Alice Through the Looking Glass: How PG Is the Disney Movie?

There are few children's stories as iconic as Lewis Carroll's Alice's Adventures in Wonderland and its sequel Through the Looking Glass. Any Disney version of a tale so classically kid-friendly would seem like a no-brainer, but adding Tim Burton into the mix is always a wild card. If you're wondering where Alice Through the Looking Glass falls on a scale of dark to light, and whether it's a family outing or a find-a-sitter moment, you wouldn't be alone. The film is rated PG, but how PG is it? And to 3D or not to 3D?

My 12-year-old and I saw an afternoon show on opening weekend at Disney's El Capitan Theatre in Hollywood, where the crowd was more twentysomethings than tweens. The outpouring of millennials is presumably in response to the Jules Verne type treatment that the creative team has given this version of the Alice tale; it's a far cry from Disney's 1950s animated film, and from the original book as well. That said, my son and I enjoyed the film, and for his age group it is a satisfying romp.

Alice Through the Looking Glass features most of the same characters as the 2010 Alice in Wonderland, though knowing the first film is not a requirement for seeing this one. Other things not to worry about are explicit content or language: the PG rating is not brought on by cursing, suggestive situations, smoking, drugs, or any of the other usual suspects. Age recommendations for this film are purely about danger. The pace is fast; music and other sounds are frequently menacing, and characters can turn nasty with little warning. Add to that some huge, scary dragons and burning villages, and I'd say eight years old is the youngest child I'd want to bring. I certainly heard loud crying from some younger ones in the row behind us.

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Alice turns in her petticoats from some wicked outfits in this version.

Disclaimers aside, the film is a fun, action-packed romp with a powerful female heroine. Far from the little girl with the white starched apron, this Alice is a formidable sea captain with a delightfully exotic wardrobe and an impressive set of survival skills. Her adventures have a steampunk edge that had me thinking of Dr. Who in places, which I'm sure was not accidental, and the characters she encounters are intriguing, entertaining, and never all good or all bad.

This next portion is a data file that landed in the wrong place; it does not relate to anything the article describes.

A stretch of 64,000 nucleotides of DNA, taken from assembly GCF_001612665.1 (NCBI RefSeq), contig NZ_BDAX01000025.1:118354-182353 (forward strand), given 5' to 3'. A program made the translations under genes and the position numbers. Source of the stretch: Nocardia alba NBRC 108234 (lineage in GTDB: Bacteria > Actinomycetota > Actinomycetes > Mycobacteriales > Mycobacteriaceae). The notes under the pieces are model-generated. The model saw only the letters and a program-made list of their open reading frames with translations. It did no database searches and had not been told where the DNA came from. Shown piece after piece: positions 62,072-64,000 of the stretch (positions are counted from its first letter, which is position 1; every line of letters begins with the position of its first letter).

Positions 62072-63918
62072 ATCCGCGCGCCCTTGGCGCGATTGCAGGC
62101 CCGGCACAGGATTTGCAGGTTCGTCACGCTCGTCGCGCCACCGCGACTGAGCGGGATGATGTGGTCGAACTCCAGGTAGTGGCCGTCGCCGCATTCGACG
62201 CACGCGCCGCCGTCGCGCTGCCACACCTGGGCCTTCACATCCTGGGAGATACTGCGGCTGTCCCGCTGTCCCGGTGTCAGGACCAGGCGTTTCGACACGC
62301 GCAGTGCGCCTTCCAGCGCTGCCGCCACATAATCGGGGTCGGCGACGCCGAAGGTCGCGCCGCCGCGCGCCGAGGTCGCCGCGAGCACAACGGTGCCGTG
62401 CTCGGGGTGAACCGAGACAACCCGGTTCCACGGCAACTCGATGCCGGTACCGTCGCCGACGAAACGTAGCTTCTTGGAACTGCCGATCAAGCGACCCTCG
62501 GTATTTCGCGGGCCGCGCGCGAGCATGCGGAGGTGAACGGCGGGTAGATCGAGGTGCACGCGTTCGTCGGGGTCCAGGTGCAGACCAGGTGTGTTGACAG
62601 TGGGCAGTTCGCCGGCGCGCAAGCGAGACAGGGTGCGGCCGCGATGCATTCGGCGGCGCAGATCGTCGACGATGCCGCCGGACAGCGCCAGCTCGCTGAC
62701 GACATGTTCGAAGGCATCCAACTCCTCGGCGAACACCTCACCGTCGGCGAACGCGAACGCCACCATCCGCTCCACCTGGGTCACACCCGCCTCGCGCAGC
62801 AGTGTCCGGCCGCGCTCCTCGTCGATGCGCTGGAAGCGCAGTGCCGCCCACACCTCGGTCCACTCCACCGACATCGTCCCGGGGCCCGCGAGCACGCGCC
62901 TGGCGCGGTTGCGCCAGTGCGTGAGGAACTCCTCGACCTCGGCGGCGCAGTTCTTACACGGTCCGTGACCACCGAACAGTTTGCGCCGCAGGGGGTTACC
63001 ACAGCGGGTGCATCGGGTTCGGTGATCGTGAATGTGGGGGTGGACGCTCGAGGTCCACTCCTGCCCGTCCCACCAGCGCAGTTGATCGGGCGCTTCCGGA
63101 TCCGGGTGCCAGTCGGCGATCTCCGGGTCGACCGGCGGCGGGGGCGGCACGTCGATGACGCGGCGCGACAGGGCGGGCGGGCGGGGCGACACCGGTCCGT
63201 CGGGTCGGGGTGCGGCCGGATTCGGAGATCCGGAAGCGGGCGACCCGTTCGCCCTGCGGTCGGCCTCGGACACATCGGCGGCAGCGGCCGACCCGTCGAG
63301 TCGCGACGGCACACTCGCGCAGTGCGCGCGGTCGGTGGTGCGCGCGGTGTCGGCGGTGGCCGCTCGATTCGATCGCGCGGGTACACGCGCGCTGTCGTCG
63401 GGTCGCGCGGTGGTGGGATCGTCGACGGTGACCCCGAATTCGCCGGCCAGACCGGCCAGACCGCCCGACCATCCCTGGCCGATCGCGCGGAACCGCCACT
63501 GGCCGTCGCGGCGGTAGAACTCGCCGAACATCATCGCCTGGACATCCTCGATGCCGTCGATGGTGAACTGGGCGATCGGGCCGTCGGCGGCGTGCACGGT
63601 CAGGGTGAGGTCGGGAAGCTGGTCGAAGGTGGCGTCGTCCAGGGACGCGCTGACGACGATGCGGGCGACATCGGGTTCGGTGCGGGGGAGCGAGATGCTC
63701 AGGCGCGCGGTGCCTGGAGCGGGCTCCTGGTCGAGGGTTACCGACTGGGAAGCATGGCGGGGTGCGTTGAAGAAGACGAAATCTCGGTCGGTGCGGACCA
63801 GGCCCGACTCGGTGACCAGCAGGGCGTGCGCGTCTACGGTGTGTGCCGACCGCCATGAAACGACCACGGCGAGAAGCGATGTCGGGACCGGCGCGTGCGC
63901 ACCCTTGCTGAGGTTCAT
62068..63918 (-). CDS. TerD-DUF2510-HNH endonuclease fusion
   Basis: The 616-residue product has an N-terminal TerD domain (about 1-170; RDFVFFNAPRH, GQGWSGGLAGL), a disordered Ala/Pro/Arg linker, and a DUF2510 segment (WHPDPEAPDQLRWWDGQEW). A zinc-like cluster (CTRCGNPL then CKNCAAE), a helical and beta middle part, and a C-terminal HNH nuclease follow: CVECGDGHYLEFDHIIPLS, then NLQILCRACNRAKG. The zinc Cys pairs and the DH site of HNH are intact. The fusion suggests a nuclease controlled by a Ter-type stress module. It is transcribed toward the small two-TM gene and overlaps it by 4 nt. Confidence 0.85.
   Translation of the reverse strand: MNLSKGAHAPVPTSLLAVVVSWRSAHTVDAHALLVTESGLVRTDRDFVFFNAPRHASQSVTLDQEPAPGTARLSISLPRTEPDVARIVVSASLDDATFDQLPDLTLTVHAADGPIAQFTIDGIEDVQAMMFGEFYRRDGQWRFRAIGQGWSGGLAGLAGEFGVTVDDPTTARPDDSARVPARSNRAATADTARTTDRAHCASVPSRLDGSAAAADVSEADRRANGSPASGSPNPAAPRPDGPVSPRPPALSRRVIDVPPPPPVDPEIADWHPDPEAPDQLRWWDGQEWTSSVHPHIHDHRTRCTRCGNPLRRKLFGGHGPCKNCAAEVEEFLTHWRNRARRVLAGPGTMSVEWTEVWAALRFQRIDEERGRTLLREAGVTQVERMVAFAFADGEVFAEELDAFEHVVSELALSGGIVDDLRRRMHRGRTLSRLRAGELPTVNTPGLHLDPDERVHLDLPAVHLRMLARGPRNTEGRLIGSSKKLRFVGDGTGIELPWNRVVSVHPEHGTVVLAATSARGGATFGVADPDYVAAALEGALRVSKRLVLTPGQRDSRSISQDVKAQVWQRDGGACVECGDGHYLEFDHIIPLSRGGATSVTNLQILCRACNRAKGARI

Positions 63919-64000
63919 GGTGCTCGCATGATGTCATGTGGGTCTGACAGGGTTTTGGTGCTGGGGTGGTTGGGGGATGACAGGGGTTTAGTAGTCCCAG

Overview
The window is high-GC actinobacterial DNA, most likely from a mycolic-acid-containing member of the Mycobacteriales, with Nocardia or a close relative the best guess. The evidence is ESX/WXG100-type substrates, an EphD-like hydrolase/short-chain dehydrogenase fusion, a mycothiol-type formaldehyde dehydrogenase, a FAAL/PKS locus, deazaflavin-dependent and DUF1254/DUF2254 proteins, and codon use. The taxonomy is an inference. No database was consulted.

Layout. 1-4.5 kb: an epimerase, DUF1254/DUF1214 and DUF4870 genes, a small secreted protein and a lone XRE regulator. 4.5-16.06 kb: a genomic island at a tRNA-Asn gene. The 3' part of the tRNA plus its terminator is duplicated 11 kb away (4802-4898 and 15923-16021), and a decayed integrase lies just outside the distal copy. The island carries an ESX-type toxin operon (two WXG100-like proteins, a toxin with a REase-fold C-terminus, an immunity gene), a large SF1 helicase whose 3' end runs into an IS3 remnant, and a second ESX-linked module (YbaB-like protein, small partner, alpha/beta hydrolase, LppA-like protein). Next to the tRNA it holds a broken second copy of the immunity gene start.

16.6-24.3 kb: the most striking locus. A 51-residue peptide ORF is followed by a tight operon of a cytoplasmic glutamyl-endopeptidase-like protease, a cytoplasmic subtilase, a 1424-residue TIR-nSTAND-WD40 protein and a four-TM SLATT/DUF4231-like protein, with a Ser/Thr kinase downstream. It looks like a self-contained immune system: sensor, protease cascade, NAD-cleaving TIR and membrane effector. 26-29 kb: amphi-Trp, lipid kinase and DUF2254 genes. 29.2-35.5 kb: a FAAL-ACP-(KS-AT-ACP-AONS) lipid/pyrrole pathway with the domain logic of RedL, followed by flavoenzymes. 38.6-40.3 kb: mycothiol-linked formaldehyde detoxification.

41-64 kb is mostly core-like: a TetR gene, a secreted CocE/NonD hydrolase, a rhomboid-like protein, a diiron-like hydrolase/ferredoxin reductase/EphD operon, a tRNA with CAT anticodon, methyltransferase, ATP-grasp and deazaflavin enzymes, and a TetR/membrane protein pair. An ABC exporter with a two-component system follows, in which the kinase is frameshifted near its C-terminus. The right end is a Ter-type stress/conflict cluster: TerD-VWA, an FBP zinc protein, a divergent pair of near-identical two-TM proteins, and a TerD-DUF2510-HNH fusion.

The plot, on the other hand, is a bit weak. Even my tween pointed out how little there was to the actual story, though he also admitted that the lack of it didn't bother him much. Alice takes on the challenge of finding the Mad Hatter's family, and doing so involves some mad-cap time traveling. That about sums it up, but the addition of Sacha Baron Cohen as Time himself is sufficiently entertaining to make up for far more deficiencies than this film has.


Helena Bonham Carter's Red Queen outfit is one of the costumes on display at El Capitan. (photo by the author)

Most screenings of Through the Looking Glass at Disney's El Capitan are in Dolby Vision 3D, and, while I'm not always a fan of 3D, for this film I'd say it's highly worth it. From first moment to last, the visual effects dragged us on board ship, tumbled us through space, and hurled us headlong into exotic locales I'd be hard pressed to describe. The visuals make this film, and the high-tech 3D makes the visuals.

Other add-ons at El Capitan include a display of costumes, hero props, and drawings, as well as the usual opening concert of Disney tunes played on the pipe organ and a funky light show set to Pink's remix of the Jefferson Airplane classic White Rabbit. The song figures prominently in the film, too, and it's fun to see the Alice-inspired psychedelic piece find such a suitable home. (Note that we weren't told to put on the 3D glasses for the light show, but I realized halfway through that we definitely should have done.)

All told, I'd call the movie a good family outing, notwithstanding the costumed millennials trying to claim it for their own. If you and your kids have a strong stomach for adventure, are not Lewis Carroll purists, and can forgive a plot with one or two holes to fall through, Through the Looking Glass can give you a fine two hours of entertainment.

 

Photos courtesy of Disney Enterprises unless otherwise noted